6 recurring Change Implementation lessons from our successful PCI® practitioners

Posted by Audra Proctor

As part of our regular PCI® Practitioner training workshops attendees are encouraged to share their experiences of working with the methodology. FINALBLOGImage

Including getting input from our highly experienced Change facilitators on how to overcome any potential barriers, possible next steps and ways to accelerate Change progress.  

So, are there any patterns in this process? We find there 6 key lessons that crop up time after time.


Lesson #1: Those that fail to learn from history, are doomed to repeat it  

This is very true for major change projects. As one of the key determinants of your future success in change is having a clear understanding of where your organisation has already been in change terms. 

As Change Practitioners there is a danger that we slip into well-worn patterns of implementation. Often using the same - limited number of questions and approaches that fit our comfort zone.  Quote pebble grey

The key, however, as you plan for new change initiatives is to have one eye on the potential impact of your Change Legacy.  

Most of our PCI® practitioners find that a key early step in any Change project is to analyse how previous changes were implemented and what worked. Or, just as importantly, didn’t work. 


The Initiative Legacy Assessment, Changefirst

By using our Initiative Legacy Assessment tool, which is available via our digital platform, our Change Practitioners are able to adopt a data-driven approach to planning organisational change. To identify key potential areas of people-risks for the change early. And to shape the way the implementation needs to be architected to mitigate those risks.  


Lesson #2: When kick-starting a change, go for clarity

An obvious statement perhaps, but Change Practitioners tell us that building both urgency and momentum for change is not that easy.  

Powerful Change Communications can help make people: 

  • dissatisfied with their current ways of working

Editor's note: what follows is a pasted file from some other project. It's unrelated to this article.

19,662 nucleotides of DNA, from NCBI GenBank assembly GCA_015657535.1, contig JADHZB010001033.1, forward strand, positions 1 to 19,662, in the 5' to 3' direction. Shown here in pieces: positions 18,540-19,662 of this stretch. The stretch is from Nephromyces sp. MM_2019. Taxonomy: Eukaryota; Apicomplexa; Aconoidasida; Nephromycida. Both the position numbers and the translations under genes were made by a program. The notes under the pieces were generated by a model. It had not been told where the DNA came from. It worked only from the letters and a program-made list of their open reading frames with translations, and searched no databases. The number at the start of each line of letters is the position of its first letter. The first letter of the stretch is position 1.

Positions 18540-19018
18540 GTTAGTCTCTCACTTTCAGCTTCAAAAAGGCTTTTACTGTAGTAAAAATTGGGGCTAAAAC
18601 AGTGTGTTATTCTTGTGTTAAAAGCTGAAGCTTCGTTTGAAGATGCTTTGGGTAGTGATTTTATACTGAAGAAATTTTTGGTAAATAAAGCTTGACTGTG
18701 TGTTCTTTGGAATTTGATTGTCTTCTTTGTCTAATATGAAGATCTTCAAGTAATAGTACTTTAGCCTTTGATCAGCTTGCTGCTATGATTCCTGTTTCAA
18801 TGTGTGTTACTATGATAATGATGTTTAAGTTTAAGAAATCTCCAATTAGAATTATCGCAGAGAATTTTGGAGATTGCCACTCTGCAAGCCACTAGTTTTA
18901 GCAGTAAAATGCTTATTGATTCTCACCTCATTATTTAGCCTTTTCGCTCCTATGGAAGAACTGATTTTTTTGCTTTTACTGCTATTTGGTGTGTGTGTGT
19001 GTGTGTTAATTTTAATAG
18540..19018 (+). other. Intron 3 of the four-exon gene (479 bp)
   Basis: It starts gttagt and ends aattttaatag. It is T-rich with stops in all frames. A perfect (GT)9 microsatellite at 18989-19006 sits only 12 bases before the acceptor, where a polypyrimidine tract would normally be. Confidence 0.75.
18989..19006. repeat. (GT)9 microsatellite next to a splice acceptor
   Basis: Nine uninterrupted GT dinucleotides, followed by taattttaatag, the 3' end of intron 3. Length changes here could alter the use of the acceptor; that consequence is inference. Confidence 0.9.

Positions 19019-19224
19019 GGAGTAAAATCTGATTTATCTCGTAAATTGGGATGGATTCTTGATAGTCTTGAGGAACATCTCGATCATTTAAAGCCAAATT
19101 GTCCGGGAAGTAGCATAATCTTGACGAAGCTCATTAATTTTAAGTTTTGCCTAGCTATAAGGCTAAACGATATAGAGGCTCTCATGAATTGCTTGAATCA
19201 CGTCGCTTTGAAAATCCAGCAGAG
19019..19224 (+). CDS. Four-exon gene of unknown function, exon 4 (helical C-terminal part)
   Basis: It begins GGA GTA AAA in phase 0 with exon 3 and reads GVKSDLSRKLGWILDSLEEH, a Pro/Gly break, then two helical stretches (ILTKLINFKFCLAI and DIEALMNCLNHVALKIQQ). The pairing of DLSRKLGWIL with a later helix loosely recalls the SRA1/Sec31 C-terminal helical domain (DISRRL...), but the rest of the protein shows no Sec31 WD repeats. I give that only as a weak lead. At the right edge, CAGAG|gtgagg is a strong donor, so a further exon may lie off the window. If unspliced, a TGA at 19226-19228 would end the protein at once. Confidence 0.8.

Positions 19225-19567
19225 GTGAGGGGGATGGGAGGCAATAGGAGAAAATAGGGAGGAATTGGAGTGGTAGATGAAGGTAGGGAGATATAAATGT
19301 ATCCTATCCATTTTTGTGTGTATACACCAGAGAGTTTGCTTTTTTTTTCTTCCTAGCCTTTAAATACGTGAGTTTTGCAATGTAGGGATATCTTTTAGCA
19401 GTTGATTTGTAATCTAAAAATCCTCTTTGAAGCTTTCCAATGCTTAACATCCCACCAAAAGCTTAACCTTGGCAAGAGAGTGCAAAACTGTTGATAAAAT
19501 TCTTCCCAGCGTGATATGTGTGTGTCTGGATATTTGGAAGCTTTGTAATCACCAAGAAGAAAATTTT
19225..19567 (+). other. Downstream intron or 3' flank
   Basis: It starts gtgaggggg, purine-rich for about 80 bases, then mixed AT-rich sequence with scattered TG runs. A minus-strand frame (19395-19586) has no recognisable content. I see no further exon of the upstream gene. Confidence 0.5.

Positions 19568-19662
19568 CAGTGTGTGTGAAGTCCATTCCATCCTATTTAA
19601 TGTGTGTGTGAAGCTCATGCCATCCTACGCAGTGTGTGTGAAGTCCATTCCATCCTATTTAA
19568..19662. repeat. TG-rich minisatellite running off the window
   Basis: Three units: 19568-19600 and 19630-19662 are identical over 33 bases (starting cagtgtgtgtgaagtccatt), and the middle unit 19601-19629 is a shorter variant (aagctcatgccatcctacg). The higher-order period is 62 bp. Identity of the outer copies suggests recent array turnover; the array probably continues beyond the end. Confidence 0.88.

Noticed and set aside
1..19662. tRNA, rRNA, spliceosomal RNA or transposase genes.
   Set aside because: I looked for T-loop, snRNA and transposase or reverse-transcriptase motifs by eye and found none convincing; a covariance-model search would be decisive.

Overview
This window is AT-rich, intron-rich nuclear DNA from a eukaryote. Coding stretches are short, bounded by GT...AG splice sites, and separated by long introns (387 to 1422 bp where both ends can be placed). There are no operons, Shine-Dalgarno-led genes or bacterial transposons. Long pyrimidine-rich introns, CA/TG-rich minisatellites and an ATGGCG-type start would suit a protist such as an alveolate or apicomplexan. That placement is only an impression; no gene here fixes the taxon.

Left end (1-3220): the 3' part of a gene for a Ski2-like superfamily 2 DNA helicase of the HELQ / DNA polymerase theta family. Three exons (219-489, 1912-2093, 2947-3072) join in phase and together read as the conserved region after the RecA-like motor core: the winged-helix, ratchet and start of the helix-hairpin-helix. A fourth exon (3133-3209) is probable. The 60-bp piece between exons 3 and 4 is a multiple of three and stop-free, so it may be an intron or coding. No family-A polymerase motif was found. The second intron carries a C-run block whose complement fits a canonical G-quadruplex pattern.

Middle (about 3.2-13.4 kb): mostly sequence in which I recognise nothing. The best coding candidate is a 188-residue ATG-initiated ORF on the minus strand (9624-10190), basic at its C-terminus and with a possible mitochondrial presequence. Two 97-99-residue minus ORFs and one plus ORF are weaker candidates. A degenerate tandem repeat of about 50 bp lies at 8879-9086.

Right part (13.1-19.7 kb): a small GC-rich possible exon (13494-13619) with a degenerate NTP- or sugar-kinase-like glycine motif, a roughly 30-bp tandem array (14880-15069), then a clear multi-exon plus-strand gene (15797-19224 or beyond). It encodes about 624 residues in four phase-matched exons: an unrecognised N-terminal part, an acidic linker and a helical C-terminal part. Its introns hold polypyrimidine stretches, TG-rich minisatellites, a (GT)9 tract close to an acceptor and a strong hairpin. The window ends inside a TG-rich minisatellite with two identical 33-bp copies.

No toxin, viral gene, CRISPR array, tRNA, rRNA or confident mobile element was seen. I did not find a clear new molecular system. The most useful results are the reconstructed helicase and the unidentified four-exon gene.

• better understand the costs associated with not changing
  • form a positive, clear and even attractive stance on the future state that the Change is trying to put in place
  • see practical, manageable ways that the change will be achieved

iStock blog image-1And there are many reasons why getting the balance in communications to achieve this can be difficult. It is often the imperative part of this statement that is paid insufficient attention. At least, in part, because managers often find the imperative difficult to deliver. They worry it will create uncertainty and negative feelings, which all flies in the face of established management thinking and training. Which advocates being positive, upbeat and focused on the future. 

Of course, we can’t turn every Change into an ‘end of the world’ event. And too much imperative can create fear that is immobilising. But in today’s world where demand for Change is outstripping our capacity to deliver, it is better for people to be very clear about why Change is business critical for employees. And why it is important for them to get onboard. Rather than to be excited about vague, and somewhat inaccessible, future opportunities.  

We need people to be realistic about their current state and yet willing to try out new things. And managers need to be able to balance these two messages so that people are ready to explore, and even play an active part, in defining the roadmap to get to the vision. 


Lesson #3: The role of Change Agents and Sponsors are different

It is also sometimes the case that we see newly trained Change Agents who believe that, through their new-found skills and with a bit of courage, they can bypass Sponsors and drive change projects more or less on their own. And, from time to time they can pull this off, and indeed may even get change implemented. However, more often than not, they tell us that they can’t get their Change Sponsors to devote the requisite amount of time to a project. Or even that their Sponsor is not the best leader of Change. 

What we tend to find here is that their inability to create a strong coalition of Sponsors – early in the project lifecycle - turns out to be their undoing. 

Figure 3

Source: Changefirst


Change Practitioners need to take time early to engage Sponsor support. And, also, be very specific about what they need from Sponsors at different times in the project. In short, helping their Sponsors to better help them.



Lesson #4: Creating engagement is time consuming but worth every minute

Studies have connected high levels of employee engagement to better organisational performance. With highly engaged employees found to perform 20% better and be 87% less likely to leave an organisation.